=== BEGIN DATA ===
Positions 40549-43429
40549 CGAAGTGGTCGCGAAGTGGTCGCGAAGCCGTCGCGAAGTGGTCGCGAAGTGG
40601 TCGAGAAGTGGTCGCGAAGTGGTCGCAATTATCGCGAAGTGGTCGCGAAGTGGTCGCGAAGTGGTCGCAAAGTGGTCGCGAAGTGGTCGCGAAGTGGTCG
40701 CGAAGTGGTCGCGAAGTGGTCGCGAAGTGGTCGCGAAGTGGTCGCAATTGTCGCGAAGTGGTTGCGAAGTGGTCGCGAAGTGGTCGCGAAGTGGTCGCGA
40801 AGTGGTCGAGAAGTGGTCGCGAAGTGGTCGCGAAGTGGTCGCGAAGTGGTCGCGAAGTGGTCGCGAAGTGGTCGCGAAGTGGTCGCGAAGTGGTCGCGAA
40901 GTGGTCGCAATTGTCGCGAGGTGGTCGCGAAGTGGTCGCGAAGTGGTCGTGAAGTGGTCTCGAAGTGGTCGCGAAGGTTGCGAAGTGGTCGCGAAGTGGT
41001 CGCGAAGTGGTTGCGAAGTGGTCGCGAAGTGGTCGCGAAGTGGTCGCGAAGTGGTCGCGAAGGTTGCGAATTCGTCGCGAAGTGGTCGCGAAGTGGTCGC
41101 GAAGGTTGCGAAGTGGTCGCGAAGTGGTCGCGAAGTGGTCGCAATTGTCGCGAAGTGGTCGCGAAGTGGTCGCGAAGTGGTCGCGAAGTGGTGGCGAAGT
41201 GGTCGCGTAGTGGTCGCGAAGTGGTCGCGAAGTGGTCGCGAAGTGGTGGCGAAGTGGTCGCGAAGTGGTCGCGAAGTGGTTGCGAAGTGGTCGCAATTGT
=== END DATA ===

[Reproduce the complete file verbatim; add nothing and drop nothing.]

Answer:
Positions 40549-43429
40549 CGAAGTGGTCGCGAAGTGGTCGCGAAGCCGTCGCGAAGTGGTCGCGAAGTGG
40601 TCGAGAAGTGGTCGCGAAGTGGTCGCAATTATCGCGAAGTGGTCGCGAAGTGGTCGCGAAGTGGTCGCAAAGTGGTCGCGAAGTGGTCGCGAAGTGGTCG
40701 CGAAGTGGTCGCGAAGTGGTCGCGAAGTGGTCGCGAAGTGGTCGCAATTGTCGCGAAGTGGTTGCGAAGTGGTCGCGAAGTGGTCGCGAAGTGGTCGCGA
40801 AGTGGTCGAGAAGTGGTCGCGAAGTGGTCGCGAAGTGGTCGCGAAGTGGTCGCGAAGTGGTCGCGAAGTGGTCGCGAAGTGGTCGCGAAGTGGTCGCGAA
40901 GTGGTCGCAATTGTCGCGAGGTGGTCGCGAAGTGGTCGCGAAGTGGTCGTGAAGTGGTCTCGAAGTGGTCGCGAAGGTTGCGAAGTGGTCGCGAAGTGGT
41001 CGCGAAGTGGTTGCGAAGTGGTCGCGAAGTGGTCGCGAAGTGGTCGCGAAGTGGTCGCGAAGGTTGCGAATTCGTCGCGAAGTGGTCGCGAAGTGGTCGC
41101 GAAGGTTGCGAAGTGGTCGCGAAGTGGTCGCGAAGTGGTCGCAATTGTCGCGAAGTGGTCGCGAAGTGGTCGCGAAGTGGTCGCGAAGTGGTGGCGAAGT
41201 GGTCGCGTAGTGGTCGCGAAGTGGTCGCGAAGTGGTCGCGAAGTGGTGGCGAAGTGGTCGCGAAGTGGTCGCGAAGTGGTTGCGAAGTGGTCGCAATTGT